News Updates

The Nation Weekly: October 7, 2022

The Nation

How has automation and deindustrialization changed the nature of work?

For our Fall Books issue, Alyssa Battistoni writes about Aaron Benanav’s Automation and the Future of Work and Sarah Jaffe’s Work Won’t Love You Back. If the pandemic and its downstream effects have, however temporarily and unevenly, emboldened at least some workers to take on the boss, Battistoni notes, Benanav and Jaffe ultimately aim toward more sweeping transformations of work and of society in general.

Has Labor Become More or Less Powerful Over the Last Two Decades?
Neither Aaron Benanav’s Automation and the Future of Work nor Sarah Jaffe’s Work Won’t Love You Back was written with the pandemic in mind but together they serve as an indispensable guide to the broader dynamics of work in the contemporary moment.
Alyssa Battistoni
Maggie Haberman’s Trump Biography Buys Into the Myth
The book’s focus on an individualized rise to power lets the American media, political system, and cult of entrepreneurship off the hook.
Chris Lehmann
Do Sanctions Work?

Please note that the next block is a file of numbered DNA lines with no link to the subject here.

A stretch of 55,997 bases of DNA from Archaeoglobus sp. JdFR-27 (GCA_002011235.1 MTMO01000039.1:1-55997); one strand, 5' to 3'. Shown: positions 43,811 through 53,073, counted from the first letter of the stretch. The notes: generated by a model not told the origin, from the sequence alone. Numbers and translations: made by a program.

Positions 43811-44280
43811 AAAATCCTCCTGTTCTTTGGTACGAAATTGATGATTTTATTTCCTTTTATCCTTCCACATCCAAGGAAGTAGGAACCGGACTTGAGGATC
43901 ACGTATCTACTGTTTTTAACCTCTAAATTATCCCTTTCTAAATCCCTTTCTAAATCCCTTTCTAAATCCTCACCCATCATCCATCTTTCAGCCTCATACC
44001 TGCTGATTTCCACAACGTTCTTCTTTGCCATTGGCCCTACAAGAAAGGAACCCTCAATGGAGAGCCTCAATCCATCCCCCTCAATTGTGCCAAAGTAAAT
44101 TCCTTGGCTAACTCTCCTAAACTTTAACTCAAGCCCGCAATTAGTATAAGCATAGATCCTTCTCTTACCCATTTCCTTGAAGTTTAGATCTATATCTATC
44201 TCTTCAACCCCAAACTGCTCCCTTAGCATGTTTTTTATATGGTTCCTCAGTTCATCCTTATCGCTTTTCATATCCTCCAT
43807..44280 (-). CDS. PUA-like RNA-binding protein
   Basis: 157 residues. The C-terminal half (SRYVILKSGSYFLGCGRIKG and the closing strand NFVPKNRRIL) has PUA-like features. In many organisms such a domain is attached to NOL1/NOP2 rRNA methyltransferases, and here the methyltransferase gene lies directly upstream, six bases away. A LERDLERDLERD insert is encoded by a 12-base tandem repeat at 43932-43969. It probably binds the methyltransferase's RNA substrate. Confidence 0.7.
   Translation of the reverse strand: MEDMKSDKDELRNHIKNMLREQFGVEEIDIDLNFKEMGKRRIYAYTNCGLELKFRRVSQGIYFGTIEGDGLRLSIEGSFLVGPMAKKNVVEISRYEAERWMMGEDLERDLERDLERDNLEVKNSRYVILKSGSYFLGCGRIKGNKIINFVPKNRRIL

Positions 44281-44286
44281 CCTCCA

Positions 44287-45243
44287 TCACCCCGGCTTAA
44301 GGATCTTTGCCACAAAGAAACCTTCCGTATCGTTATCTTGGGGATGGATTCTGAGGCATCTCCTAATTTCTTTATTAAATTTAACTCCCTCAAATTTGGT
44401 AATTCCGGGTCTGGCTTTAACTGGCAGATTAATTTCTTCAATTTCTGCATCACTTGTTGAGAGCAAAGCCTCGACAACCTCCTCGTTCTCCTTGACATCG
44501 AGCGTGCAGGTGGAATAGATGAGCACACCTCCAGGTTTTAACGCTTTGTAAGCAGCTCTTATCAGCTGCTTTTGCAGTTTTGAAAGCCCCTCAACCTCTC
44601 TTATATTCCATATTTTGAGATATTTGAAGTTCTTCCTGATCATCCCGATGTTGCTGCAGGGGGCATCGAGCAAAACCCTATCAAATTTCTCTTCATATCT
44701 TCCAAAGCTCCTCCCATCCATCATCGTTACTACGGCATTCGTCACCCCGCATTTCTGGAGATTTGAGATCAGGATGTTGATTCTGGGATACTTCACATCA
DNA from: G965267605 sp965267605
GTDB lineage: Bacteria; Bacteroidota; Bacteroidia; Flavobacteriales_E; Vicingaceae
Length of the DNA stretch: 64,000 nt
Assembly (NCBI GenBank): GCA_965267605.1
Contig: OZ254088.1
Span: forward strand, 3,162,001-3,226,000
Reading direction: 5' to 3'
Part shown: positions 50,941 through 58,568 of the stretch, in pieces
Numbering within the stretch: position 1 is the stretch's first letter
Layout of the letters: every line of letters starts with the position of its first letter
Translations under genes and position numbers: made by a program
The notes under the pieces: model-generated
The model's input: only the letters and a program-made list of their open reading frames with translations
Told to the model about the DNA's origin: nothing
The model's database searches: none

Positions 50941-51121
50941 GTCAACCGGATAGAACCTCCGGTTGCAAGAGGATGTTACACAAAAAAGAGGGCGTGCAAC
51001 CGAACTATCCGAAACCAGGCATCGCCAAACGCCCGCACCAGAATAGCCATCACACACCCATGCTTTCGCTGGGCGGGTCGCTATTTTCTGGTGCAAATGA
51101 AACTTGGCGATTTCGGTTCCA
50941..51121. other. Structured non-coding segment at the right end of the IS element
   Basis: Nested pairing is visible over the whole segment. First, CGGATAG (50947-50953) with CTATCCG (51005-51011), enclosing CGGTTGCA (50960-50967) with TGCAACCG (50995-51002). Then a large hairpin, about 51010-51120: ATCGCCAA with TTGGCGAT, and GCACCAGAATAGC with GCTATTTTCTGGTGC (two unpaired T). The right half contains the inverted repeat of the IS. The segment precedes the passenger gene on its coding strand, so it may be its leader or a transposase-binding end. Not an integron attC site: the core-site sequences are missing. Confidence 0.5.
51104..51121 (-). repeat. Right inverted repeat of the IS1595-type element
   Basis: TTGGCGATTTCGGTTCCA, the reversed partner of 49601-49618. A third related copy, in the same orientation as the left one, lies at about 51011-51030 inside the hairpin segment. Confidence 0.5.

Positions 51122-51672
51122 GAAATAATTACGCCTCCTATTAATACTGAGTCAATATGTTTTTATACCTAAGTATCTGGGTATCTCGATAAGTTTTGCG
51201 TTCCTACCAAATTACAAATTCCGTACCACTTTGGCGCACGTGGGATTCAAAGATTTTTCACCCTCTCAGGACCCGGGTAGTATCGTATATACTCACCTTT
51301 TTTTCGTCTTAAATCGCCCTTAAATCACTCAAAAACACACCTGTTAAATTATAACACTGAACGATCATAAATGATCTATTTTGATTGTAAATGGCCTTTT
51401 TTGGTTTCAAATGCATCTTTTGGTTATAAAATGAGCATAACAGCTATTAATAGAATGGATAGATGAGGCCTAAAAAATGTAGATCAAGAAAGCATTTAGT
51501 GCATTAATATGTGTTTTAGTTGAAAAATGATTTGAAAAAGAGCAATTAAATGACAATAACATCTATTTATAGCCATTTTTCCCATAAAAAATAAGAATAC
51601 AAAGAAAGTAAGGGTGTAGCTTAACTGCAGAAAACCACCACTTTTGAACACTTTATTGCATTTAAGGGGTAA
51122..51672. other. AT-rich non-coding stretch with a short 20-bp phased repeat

A new history examines their use in the past and considers their effectiveness for the future.
James Stafford
Dispatch from Ukraine: The Postmaster of Mykolaiv
Neither rain nor snow—nor Russian artillery—deter Egor Kosorukov from making sure the mail gets through.
Leif Reigstad
Hervé Guibert’s Last Laugh
His last novel, My Manservant and Me, was a bracing satire of illness, aging, and the representation of gay life in literature.
Shiv Kotecha
Nurses on Strike and the Women Lawyers Who Challenged Trump
On this week’s episode of Start Making Sense, Bryce Covert on hospitals, plus Dahlia Lithwick on the courts.
Jon Wiener, Start Making Sense
Luke Savage on the Strange Endurance of Neoliberalism
On this week’s episode of The Time of Monsters, a discussion of the zombie survival of the centrist consensus.
Jeet Heer

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